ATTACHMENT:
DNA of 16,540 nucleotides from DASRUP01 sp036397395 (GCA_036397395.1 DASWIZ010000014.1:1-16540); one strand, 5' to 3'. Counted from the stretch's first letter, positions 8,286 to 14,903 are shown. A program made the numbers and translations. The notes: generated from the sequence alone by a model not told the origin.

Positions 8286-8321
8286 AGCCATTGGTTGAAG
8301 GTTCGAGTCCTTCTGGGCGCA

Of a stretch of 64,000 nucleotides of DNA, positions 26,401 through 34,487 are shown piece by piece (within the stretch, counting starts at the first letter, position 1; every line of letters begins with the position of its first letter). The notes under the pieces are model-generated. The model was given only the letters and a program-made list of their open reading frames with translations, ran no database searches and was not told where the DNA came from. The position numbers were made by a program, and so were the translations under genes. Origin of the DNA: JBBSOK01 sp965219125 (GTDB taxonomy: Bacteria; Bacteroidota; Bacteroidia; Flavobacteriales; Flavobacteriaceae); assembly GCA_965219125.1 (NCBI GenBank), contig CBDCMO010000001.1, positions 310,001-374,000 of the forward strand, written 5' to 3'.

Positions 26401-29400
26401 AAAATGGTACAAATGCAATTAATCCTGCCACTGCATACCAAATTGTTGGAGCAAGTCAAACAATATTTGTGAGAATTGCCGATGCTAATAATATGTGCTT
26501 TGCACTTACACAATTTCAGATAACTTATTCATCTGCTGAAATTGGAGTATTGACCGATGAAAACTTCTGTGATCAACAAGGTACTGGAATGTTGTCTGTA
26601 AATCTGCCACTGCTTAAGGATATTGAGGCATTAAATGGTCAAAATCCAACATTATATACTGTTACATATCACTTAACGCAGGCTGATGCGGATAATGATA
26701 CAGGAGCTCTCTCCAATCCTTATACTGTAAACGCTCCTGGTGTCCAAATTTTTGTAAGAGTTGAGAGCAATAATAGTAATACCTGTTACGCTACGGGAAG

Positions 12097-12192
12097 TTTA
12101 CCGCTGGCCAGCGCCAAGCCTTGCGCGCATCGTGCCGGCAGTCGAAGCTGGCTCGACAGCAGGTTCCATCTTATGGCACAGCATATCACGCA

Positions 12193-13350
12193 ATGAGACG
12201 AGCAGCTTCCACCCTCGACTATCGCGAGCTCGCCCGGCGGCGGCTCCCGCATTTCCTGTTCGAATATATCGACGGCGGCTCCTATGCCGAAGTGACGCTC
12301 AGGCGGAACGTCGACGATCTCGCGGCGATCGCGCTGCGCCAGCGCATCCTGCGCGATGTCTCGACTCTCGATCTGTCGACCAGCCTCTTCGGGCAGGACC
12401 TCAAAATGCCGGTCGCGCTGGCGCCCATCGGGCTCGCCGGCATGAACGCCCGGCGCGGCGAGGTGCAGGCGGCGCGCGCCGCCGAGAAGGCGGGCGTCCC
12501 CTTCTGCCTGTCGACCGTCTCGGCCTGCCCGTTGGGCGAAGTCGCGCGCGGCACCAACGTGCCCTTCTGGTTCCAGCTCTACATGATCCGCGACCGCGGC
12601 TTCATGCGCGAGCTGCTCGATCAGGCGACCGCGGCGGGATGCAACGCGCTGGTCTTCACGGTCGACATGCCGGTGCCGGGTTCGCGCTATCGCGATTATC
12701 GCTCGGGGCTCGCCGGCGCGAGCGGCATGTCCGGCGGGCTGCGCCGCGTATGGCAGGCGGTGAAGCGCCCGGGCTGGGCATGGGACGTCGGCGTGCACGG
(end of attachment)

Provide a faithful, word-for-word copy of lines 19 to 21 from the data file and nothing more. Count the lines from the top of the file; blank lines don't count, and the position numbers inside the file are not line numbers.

12501 CTTCTGCCTGTCGACCGTCTCGGCCTGCCCGTTGGGCGAAGTCGCGCGCGGCACCAACGTGCCCTTCTGGTTCCAGCTCTACATGATCCGCGACCGCGGC
12601 TTCATGCGCGAGCTGCTCGATCAGGCGACCGCGGCGGGATGCAACGCGCTGGTCTTCACGGTCGACATGCCGGTGCCGGGTTCGCGCTATCGCGATTATC
12701 GCTCGGGGCTCGCCGGCGCGAGCGGCATGTCCGGCGGGCTGCGCCGCGTATGGCAGGCGGTGAAGCGCCCGGGCTGGGCATGGGACGTCGGCGTGCACGG